Kicking off fall 2020 is Latinx and Hispanic Heritage Month, Sept. 15 to Oct. 15, which celebrates the independence anniversaries for Costa Rica, El Salvador, Guatemala, Honduras, and Nicaragua, Mexico and Chile, and the Mexican holiday Día de la Raza.
Although in-person events are still restricted because of the COVID-19 pandemic, there are still virtual venues to enjoy, including the Jordan Schnitzer Museum of Art’s post-Mexican revolution exhibition “Nuestra Imagen Actual: Our Present Image: Mexico and the Graphic arts 1925–1956,” a variety of streaming concerts from Virtual CM@B and UO theater arts alumna Heidi Schreck’s play “What the Constitution Means to Me.”
Join exhibiting artists Bruce Burris, Harrell Fletcher, Jessica Jackson Hutchins and Marie Watt on Oct. 7 at 5:30 p.m. for “Hallie Ford Fellows: Art and Activism,” a virtual live presentation and Q&A on the intersections of activism, social practice and art making. The program supports the UO’s Common Reading 2020-21 theme “Listen. Learn. Act.,” dedicated to learning about the Black experience and finding ways to dismantle racism.
The museum also continues its JSMA Creates, object-based art lessons to do at home based on works from the museum’s collections and Masterworks on Loan Program. Developed by the museum’s education department, the lessons are designed for artists and kids of all ages and skill levels. Instructions are available as downloadable PDFs and in video format. Lesson 3: Fourth Dimensional Drawing, inspired by artist Alexander Calder’s “Fish,” is now available.
Opening Sept. 28 at the Erb Memorial Union’s Aperture Gallery is Timber Culture, a traveling exhibition that delves into Oregon’s history of logging, migration, segregation and integration. Curated by the Maxville Heritage Interpretive Center, the exhibition features portraits of the people, communities, buildings and work equipment that encapsulated the industry.
Celebrating Latinx and Hispanic Heritage Month, the Jordan Schnitzer Museum of Art on Oct. 3 opens “Nuestra Imagen Actual: Our Present Image: Mexico and the Graphic arts 1925–1956,” an exhibition featuring 64 lithographs, woodcuts and wood engravings by 22 artists including Elizabeth Catlett, Leopoldo Méndez, José Clemente Orozco, Diego Rivera, David Alfaro Siqueiros, Rufino Tamayo, Mariana Yampolsky and other members of Mexico’s world famous “Taller de Gráfica Popular” or People’s Graphic Workshop, which was established in 1937. In the decades following the Mexican Revolution (1910-20) printmaking flourished and the art of the time reflected themes on fascism and imperialism, promoted labor and indigenous rights, and expressed a renewed interest in cultural traditions.
In conjunction with the exhibition, the museum will be hosting several related virtual program events throughout the fall, including “Almuerzo y arte,” a virtual lunch and art on Oct. 21, in which curator Cheryl Hartup and UO student Wendy Echeverría García will discuss their favorite works in the exhibition. Hartup and Echeverría García will also participate in a virtual presentation of the exhibit “Transcultural Bridges and Political Activism” on Nov. 13 as part of the Eugene Public Library Foundation’s lunch break series, “In Conversation with Experts and Enthusiasts.”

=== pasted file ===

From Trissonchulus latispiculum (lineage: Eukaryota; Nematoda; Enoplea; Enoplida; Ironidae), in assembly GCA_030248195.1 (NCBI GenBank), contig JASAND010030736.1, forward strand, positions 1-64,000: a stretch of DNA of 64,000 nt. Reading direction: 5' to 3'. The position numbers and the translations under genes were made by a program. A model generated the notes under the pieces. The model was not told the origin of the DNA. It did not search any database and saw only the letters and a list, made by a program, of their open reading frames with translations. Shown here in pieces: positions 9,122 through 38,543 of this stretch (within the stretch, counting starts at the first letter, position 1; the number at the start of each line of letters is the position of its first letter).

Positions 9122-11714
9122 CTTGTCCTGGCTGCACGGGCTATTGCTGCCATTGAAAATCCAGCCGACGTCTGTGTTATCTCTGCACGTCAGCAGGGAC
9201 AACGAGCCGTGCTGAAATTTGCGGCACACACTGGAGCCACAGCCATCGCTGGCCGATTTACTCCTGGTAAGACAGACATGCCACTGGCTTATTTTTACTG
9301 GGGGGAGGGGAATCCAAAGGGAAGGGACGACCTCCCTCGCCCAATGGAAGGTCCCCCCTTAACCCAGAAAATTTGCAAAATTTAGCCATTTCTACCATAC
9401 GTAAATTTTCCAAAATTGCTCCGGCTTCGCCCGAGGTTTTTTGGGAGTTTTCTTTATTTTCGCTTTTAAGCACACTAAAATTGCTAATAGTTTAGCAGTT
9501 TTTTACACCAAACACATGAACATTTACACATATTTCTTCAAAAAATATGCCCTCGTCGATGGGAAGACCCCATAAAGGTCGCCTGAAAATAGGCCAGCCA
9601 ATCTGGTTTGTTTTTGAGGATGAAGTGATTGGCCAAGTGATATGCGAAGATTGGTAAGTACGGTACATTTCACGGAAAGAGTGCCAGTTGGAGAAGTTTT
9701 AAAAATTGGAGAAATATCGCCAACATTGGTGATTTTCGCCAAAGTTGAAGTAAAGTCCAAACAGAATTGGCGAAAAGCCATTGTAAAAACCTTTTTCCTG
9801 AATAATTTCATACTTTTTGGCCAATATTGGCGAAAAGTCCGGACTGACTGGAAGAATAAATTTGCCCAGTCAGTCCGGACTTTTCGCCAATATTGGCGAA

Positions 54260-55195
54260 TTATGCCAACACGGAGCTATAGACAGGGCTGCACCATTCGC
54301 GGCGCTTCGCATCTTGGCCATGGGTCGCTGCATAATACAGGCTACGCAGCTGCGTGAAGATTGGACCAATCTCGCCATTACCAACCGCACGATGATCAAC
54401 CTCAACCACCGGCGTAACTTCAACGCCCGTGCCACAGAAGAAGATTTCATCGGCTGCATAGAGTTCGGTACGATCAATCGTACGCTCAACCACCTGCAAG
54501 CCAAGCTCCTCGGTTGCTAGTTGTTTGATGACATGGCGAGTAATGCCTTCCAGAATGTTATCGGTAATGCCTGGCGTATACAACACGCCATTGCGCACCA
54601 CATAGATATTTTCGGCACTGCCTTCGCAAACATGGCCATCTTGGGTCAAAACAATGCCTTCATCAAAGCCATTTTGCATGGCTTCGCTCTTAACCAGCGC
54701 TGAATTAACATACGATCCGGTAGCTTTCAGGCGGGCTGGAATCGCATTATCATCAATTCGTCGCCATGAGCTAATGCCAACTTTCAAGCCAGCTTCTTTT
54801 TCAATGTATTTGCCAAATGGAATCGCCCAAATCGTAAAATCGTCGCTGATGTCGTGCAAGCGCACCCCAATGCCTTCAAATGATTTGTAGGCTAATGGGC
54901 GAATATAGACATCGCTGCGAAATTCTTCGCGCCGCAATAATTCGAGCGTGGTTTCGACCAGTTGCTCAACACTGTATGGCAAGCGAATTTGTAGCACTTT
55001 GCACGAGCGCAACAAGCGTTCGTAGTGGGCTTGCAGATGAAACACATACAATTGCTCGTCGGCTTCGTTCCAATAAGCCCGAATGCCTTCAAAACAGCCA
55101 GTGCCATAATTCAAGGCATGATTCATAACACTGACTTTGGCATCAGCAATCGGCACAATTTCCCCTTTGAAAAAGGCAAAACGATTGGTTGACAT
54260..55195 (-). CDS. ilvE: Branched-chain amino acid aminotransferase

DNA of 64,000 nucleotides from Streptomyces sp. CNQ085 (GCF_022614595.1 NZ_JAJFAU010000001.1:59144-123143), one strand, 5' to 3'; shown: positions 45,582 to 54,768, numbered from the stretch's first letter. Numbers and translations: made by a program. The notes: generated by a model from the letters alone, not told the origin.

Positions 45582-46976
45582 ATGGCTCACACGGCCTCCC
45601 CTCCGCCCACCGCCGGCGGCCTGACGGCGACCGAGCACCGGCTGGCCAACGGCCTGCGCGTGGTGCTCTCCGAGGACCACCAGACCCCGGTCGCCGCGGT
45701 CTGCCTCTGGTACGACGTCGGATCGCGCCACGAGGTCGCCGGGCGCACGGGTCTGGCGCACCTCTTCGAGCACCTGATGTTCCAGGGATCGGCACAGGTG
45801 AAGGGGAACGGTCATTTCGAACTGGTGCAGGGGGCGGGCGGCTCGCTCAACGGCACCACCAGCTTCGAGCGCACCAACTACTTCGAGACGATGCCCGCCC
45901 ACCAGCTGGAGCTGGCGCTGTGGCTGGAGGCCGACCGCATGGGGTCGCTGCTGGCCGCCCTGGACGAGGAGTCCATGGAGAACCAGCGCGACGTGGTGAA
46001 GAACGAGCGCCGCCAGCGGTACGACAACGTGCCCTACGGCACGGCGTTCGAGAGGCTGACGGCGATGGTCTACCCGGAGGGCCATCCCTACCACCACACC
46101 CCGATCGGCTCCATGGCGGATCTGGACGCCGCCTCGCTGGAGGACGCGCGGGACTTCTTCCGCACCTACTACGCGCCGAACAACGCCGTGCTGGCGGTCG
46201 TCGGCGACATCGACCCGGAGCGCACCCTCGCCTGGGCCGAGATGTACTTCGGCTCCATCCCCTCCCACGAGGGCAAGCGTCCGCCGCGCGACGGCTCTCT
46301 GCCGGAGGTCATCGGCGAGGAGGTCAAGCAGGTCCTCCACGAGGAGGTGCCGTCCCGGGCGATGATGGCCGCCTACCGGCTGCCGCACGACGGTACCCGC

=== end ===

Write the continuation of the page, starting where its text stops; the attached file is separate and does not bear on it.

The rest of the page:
Nov. 1-2, the 39th annual Día de los Muertos virtual celebration will feature virtual outdoor altar viewing in the Jordan Schnitzer Museum of Art’s north and south courtyards and a virtual music, dance and poetry program through JSMA Facebook live.
Looking for something entertaining and informative and just in time for the 2020 election? UO theater arts alumna and playwright Heidi Schreck’s “What the Constitution Means to Me,” filmed in the final week of its Broadway run last year, will be available to view on Amazon Prime Video Oct. 16. The play, which earned Schreck two Tony Award nominations, traces the effects of the founding document on generations of women. According to Schreck, she will be donating part of her proceeds from the film to the Broadway Cares COVID Relief Fund and the NAACP Legal Defense Fund’s Voting Rights 2020 initiative.
Beginning in October, Virtual CM@B will stream high-definition concerts through the School of Music and Dance’s YouTube channel. Each concert from top performers will be available for five days. Tune in for virtual performances by pianist Gilbert Kalish on Oct. 11, pianist Anne-Marie McDermott on Oct. 25, a flute and strings performance Nov. 8 and a streaming orchestral performance Nov. 22.
Museum of Natural and Cultural History
Even if you can’t be there in person, through the wonder of the internet you can virtually enjoy exhibits, collections, audio, video and images.
Traveling to Italy may be out of the question during the pandemic, but you can take a very cool virtual walking tour of some of its most historic places, including the Colosseum, the ruins at Pompeii and St. Peter’s Basilica.
You may have seen the iconic image of the moon from Georges Méliès classic 1902 silent film “Le Voyage dans la lune” (A Trip to the Moon), but have you ever seen the film? You won’t soon forget this out-of-this-world, early sci-fi flick.
Watch “Freedom Riders,” a must-see documentary for understanding Black history and the struggle for civil rights in the early 1960s, online at PBS’ American Experience.
For all things arts and culture, be sure to spend some time browsing the Kennedy Center website, featuring everything from ballet and comedy to dance, jazz and theater.
—By Sharleen Nelson, University Communications